New project highlights seldom-seen artworks in Flaten collection
St. Olaf College’s Flaten Art Museum is home to more than 4,000 objects, ranging from a collection of Andy Warhol photos to Southwest Native American pottery.
Yet the bulk of these objects largely go unseen by the greater public.
Flaten Art Museum Director Jane Becker Nelson ’04 and students Ola Faleti ’15 and Liz Brindley ’15 are working to change that. Through a new “Collection Stories” initiative, they have created video tours of the college’s extensive art collection.
In one story, Faleti highlights a woodcut by famed Norwegian artist Edvard Munch.
In another, Brindley relates a painting by Kurt Larisch to her personal experiences during her Manhattan Art Interim course.
“Instead of relying on art historical genres, or the linear ‘march’ of art history, we decided to pursue thematic stories that focus on how the objects in our collection speak to us today,” Nelson says.
The three recently shared their work at the Universities Art Association of Canada annual conference in Toronto.
Nelson co-presented a talk with Laurel Bradley, the director of the Perlman Teaching Museum at Carleton College, as part of a larger panel called “Art Collections for engagement, teaching, learning, and research in the 21st century.”
Faleti and Brindley jointly delivered a presentation about the student perspectives behind the Collection Stories.
Nelson created the Collection Stories project after seeing a similar initiative at neighboring Carleton College.
“I wanted to present the pieces in Flaten Art Museum in a way that focuses on how the objects relate to our community,” she says.
The project is part of the college’s Collaborative Undergraduate Research and Inquiry (CURI) program. The team began the project by researching other existing models of digital collection engagement, including projects out of the Portland Art Museum and the Metropolitan Museum of Art. At an early field trip to the Minneapolis Institute of Arts, they met with TDX (The Digital Experience), a cross-departmental team dedicated to enhancing visitors’ digital learning experiences in the museum.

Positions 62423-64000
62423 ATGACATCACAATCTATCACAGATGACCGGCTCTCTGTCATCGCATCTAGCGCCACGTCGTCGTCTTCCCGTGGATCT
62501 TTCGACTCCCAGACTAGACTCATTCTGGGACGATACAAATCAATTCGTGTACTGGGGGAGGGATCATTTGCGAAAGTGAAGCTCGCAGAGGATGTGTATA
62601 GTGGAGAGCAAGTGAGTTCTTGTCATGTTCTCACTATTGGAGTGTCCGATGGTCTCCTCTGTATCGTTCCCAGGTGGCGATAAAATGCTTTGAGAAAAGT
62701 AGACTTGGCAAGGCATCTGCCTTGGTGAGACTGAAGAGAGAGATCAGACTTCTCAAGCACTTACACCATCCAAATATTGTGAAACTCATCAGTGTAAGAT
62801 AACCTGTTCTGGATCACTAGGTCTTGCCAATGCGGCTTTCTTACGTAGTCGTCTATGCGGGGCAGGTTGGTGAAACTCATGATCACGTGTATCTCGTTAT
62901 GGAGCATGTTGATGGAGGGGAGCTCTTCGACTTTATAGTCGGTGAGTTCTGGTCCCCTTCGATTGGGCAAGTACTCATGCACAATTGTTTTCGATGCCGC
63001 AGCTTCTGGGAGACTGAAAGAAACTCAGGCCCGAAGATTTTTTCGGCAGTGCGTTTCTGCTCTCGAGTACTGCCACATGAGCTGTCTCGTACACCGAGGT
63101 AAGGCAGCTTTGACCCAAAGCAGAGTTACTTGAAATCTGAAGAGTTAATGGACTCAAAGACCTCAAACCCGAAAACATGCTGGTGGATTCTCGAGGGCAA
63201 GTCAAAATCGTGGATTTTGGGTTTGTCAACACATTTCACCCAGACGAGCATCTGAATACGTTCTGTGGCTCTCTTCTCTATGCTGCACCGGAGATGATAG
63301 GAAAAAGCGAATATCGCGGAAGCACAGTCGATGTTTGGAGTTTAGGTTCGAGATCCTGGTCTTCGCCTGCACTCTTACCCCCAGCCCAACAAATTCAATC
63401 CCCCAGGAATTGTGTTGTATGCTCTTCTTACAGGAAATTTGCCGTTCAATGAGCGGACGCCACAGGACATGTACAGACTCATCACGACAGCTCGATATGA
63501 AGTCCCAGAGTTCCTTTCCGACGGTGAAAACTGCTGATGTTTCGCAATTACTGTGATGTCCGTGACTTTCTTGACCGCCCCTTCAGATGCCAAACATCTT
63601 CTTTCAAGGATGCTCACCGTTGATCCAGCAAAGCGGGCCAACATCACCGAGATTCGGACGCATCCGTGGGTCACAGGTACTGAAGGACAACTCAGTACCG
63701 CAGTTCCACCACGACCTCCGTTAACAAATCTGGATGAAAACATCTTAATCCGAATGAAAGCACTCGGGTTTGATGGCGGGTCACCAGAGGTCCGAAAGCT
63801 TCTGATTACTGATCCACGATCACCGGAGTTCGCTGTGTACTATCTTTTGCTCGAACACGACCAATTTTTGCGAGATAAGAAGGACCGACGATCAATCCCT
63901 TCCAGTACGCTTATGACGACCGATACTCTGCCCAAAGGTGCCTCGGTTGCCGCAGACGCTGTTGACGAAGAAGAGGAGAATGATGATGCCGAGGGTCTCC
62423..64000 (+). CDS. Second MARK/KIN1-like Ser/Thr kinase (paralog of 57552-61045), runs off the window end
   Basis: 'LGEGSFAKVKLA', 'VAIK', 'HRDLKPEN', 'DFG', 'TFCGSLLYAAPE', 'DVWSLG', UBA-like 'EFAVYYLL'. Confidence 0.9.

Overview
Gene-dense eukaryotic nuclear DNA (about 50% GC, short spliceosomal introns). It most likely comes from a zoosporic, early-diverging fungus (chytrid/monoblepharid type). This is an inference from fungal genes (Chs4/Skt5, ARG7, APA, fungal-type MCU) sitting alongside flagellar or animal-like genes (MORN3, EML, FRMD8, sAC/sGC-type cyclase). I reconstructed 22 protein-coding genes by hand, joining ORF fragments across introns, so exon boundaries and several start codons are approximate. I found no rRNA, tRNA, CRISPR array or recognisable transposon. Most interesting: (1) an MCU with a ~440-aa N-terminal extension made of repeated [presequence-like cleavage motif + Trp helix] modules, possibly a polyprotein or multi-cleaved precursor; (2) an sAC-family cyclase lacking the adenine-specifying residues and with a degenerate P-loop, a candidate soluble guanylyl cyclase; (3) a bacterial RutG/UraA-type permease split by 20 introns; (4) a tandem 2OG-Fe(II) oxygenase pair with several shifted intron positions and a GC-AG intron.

Telling the stories
As curators and storytellers, Faleti and Brindley played integral roles with the Collection Stories. They developed virtual exhibitions, narrated video slideshows, and published them as part of Flaten Art Museum’s online collection. Using artworks as a springboard for interdisciplinary inquiry, their work highlights thematic relationships among works from disparate periods, cultures, and media.
Faleti and Brindley found inspiration in themes that seemed to emerge from the collection as they created ideas for the stories. With Nelson’s guidance, they each developed a core topic, researched related objects, and developed scripts. They recorded their stories, and, after editing videos, they created a website to house the videos and object descriptions.
“My favorite part of this project was getting the unique and rare opportunity to look through our collection and find pieces that I connected with,” Faleti says. “Art is multipurpose, of course, but it also exists to elicit emotions and express the human experience, which can be difficult to remember within a scholastic setting. I’m glad that I got to tap into those feelings through the Collection Stories.”
Only the beginning
Two Collection Stories have been published thus far, featuring roughly two dozen pieces of art.
Nelson says that the published stories are only the beginning of this project. She envisions that the Collection Stories model could be adopted in various fields across the liberal arts.
“As a course assignment, the project would require thoughtful ‘curating’ of visual and interpretive material to create a cohesive whole. This is an important skill for the 21st century,” she says.
The Collection Stories are being screened continuously during the current Flaten Art Museum exhibition, Art Works: Gifts from Dan ’69 and Nancy Schneider, which runs through December 14.
“The intention of this project is to start the conversation around artwork, to begin telling our stories as an invitation for others to do the same,” Brindley says.